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Will Obama's Same-Sex Marriage Views Sway Gay Republicans?

Photo: MSNBC.com 
Will Obama's Same-Sex Marriage Views Sway Gay Republicans?

When President Obama publicly announced his support of gay marriage on May 9, homosexuals and same-sex marriage supporters nationwide rejoiced.

While some—gay and straight alike—have questioned what kind of change the President's announcement would actually effect (at least in the short term), there seemed to be little question: Obama has the gay vote locked down.

This may be true. Though, of course, not all gays care about gay marriage, nor will all gays be voting Democrat come November.

Yes, gay Republicans do exist. Even in the blue states. Some of them are as "out" about their sexuality, as they are their politics, despite the fact that conservatives generally have not supported—and have even crusaded against—gay rights. How do you support a party that doesn't support you back? Isn't that kind of like being a pacifist who belongs to the NRA? 

Karl, 31, from Baltimore, MD, chooses the party that best fits his beliefs. But it's not a perfect match. Though he believes in marriage equality and leans to the left on a few other issues, Karl's a strong believer in smaller government, self responsibility, national security and capitalism.

"I don't consider 'gay Republican' to be a contradiction in terms," he says. "While being gay is an important part of who I am, it's not what defines me. I'd love my party to recognize my relationship, but I know that the current laws of the U.S. allow me to live with my partner without fear of jail or persecution."

Karl believes that marriage builds a stable society and is the foundation of those family values conservatives are always talking about. Everyone stands to gain when two committed partners marry, whatever their sexual orientation.

"Honestly, the lawmakers can call 'gay marriage' whatever they want, as long as the rights and privileges associated with 'straight marriage' are granted," he says. "To me, the religious concerns of marriage are small, because we live in a mostly secular nation."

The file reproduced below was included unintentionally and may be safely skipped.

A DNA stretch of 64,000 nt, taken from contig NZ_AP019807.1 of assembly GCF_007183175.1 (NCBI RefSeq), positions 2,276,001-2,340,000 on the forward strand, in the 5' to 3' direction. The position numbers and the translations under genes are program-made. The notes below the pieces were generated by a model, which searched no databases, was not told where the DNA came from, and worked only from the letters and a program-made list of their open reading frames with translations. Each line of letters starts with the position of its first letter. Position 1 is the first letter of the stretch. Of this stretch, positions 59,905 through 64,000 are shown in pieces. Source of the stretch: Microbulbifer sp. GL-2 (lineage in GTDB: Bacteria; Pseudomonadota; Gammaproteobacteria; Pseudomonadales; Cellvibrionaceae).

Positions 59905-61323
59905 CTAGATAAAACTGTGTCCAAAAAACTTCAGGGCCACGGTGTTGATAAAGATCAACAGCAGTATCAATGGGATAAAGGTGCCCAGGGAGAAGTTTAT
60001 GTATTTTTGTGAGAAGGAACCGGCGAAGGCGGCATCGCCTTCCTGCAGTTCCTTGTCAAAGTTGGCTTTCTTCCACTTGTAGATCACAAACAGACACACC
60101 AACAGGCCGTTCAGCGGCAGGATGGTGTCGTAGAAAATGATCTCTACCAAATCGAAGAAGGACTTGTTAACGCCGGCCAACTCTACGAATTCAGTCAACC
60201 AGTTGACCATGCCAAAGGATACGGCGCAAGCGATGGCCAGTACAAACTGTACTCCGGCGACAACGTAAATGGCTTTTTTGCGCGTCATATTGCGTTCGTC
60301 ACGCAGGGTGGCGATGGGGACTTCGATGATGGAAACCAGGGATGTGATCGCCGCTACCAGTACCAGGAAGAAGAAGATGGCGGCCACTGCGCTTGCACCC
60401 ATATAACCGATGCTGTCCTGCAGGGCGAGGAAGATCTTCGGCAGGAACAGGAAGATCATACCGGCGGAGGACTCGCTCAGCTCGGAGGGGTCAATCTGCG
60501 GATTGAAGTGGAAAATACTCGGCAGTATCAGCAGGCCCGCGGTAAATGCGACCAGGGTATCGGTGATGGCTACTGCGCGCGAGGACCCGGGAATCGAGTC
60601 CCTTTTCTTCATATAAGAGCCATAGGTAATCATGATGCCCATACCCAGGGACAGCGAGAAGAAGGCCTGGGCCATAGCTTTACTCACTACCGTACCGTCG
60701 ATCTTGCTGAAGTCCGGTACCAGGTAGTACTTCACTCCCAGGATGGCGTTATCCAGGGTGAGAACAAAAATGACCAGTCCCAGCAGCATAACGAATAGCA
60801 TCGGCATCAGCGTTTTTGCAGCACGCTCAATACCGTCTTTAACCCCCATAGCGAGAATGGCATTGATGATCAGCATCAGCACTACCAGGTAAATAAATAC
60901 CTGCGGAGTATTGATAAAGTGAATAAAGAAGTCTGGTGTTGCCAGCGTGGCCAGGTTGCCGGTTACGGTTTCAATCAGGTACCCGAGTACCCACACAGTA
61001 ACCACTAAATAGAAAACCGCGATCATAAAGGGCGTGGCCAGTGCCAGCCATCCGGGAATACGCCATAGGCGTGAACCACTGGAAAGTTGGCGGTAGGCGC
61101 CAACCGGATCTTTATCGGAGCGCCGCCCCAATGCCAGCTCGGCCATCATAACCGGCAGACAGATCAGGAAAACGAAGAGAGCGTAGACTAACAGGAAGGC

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Adam, 23, from Long Island, NY is also a gay Republican and has no trouble reconciling his sexual orientation and his politics, albeit in a somewhat convoluted way. In addition to agreeing with the beliefs of the party, he doesn't feel that he's faced discrimination.

"Just because I'm gay, doesn't mean I have to be Democratic," Adam says. "I haven't been deprived anything. I can vote in elections. When I go to NYC with my boyfriend, no one asks us to sit on the Gay side of the room. I've always had the same rights as everyone else."

Well, except for gay marriage. But Adam doesn't see that happening for himself and his boyfriend of three years—nor does he see it working out for gay men, in general. Every gay relationship he's known—well, except his own—has struggled with monogamy, so how could marriage possibly work?

Of course, I suggest, the same argument has been made against marriage between a man and a woman. Adam admits that he's young, so his opinion about marriage may change. 

Though he doesn't vote Republican, Obama's announcement left Geoffrey, 35, from New York, NY, equally unenthused.

"In my opinion, the announcement came out of nowhere," Geoffrey says. "The guy's been president almost four years, and he's just now deciding to talk about gay rights? The fact is, Obama saying he supports gay marriage doesn't mean a whole lot. It doesn't mean it's legal. It doesn't mean I'll never be discriminated against."

Geoffrey considers himself a supporter of gay rights. A few years ago, he was all but married to a long-term partner, yet as he recently wrote on Facebook, "If I could pick between gay marriage being legal and bringing Amy Winehouse back to life for one more album, I would pick Amy any f*cking day of the week. I don't need anyone to vindicate my life!"

"My news feed was flooded with people saying things like 'This is the greatest moment of my life,' he says. "While I'd prefer that the leader of our country supports gay marriage over not supporting it, it makes little to no difference in my life."

It remains to be seen what Obama's support of gay marriage will actually do. It certainly raised the morale of Democrats, gay and straight. But is it enough to convince gay Republicans to vote Democrat? Karl's on the fence.

"Obama should be praised for evolving," he says. "But to sway voters this fall, he has to demonstrate some action. Obama needs us fair-minded Republicans to win a second term."

What do you think? How significant is Obama's support of gay marriage? Could you vote for a political party that didn't believe you had the right to marry?